Society for Psychological Anthropology
Oral Presentation Session
In 1972, Gerald Berreman outlined a comparison of social systems in which status is ascribed at birth rather than acquired later in life. Drawing on ethnographic literature on a wide variety of contexts, he argued that racial, ethnic, and caste-based stratification share a high ‘degree of empirical overlap’ (Berreman 1972), and that they lead to fundamentally similar experiences of hierarchy—in particular, to similar experiences of subordination.
Berreman’s work was based solely on ethnographic data. Since its publication, relevant advances have been made in cognitive and developmental psychology. Research on a disposition known as ‘psychological essentialism’, in particular, has revealed the existence of a ‘birth bias’ in young children and adults (Gelman 2003): this is a tendency, observed cross-culturally, to attribute properties, including group affiliation, on the basis of birth rather than rearing.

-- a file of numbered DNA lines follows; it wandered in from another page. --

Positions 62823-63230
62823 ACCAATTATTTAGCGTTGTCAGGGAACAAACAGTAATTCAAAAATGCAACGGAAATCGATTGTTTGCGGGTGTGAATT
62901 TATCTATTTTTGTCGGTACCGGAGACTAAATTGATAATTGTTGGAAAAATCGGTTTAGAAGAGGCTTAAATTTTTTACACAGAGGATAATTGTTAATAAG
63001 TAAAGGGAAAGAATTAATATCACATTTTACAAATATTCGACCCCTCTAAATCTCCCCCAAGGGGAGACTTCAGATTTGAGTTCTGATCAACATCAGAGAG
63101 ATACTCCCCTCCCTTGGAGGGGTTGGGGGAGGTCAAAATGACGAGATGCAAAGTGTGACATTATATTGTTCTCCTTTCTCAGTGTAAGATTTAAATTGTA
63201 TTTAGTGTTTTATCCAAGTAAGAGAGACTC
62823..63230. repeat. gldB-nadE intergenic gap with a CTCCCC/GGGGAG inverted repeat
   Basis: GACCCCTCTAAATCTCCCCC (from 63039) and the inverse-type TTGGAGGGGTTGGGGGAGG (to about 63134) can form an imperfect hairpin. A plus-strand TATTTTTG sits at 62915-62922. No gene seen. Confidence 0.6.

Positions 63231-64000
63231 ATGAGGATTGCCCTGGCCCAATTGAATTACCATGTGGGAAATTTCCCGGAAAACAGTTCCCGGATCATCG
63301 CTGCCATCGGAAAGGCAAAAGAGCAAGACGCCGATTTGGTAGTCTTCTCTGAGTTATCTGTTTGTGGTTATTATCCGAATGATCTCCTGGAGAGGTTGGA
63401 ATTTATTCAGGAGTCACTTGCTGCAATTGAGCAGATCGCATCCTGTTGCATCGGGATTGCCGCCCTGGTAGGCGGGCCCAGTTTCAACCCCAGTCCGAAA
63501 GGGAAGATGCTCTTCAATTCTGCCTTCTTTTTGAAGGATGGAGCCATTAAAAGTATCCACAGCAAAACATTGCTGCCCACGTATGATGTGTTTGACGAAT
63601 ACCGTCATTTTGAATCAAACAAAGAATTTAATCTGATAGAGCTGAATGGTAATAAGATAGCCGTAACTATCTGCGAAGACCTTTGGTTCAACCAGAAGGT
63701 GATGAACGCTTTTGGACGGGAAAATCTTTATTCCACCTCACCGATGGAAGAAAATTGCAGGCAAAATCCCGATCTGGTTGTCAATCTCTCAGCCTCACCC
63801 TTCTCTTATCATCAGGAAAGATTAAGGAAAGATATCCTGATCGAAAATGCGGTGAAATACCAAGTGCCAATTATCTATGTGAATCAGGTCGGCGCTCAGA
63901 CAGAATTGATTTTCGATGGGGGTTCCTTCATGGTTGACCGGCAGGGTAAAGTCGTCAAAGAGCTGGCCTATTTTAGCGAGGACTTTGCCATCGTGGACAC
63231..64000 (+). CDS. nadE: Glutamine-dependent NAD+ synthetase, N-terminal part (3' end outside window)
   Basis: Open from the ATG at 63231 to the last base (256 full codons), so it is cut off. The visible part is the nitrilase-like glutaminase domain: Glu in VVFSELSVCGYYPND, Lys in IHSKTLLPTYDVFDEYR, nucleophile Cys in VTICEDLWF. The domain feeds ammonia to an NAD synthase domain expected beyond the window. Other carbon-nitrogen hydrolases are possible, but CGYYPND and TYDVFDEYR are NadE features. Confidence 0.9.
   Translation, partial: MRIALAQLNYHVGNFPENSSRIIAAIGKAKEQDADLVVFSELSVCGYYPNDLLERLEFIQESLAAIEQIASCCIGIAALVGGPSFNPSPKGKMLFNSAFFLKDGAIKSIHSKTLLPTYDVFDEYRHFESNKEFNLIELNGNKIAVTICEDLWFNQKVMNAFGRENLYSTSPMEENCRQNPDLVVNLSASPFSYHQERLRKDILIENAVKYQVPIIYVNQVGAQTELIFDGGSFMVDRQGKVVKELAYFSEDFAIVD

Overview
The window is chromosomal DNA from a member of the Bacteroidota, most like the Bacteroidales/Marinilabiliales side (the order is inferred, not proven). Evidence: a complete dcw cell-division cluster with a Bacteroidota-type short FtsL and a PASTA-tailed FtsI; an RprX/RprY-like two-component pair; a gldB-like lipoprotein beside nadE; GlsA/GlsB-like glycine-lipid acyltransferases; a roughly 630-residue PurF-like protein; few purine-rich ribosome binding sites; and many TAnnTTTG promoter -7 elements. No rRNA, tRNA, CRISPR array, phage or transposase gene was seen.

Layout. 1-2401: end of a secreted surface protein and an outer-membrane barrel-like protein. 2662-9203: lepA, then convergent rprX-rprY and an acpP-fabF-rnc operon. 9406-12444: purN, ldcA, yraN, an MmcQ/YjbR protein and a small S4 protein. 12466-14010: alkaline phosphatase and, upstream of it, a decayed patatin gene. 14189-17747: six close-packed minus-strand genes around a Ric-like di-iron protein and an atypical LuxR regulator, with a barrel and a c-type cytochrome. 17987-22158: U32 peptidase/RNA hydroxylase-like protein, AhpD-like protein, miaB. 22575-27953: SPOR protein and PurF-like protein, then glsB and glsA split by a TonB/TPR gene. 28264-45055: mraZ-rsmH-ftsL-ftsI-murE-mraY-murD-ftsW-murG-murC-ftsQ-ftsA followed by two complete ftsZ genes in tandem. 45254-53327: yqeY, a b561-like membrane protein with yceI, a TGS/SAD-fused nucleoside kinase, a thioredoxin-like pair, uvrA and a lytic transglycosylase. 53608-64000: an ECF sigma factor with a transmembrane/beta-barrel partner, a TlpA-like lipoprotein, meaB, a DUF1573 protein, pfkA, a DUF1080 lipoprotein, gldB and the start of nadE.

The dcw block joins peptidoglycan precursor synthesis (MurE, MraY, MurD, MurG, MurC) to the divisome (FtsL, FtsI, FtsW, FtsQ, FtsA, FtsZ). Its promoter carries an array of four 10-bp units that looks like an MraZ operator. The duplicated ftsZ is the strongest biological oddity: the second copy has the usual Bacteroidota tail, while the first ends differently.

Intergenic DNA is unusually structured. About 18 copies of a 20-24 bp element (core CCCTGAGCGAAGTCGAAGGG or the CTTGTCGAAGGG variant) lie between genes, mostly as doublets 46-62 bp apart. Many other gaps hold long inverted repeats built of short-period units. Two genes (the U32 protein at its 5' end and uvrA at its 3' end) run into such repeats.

Some research has tried to uncover connections between psychological essentialism and systems of social stratification based on race and ethnicity. A common suggestion is that psychological essentialism plays a role in the reproduction of such systems by making it ‘easy’ for children to acquire racial and ethnic categories. However, the extent to which this holds true of caste—classically seen in anthropology as quintessentially stratified and hierarchical—is under-analysed. Based on my own research with Dalits in eastern Nepal, this paper asks whether psychological essentialism can help explain how resilient caste is, which of its properties it helps explain, and whether it warrants a return to wide-scale comparisons of the type Berreman advocated for.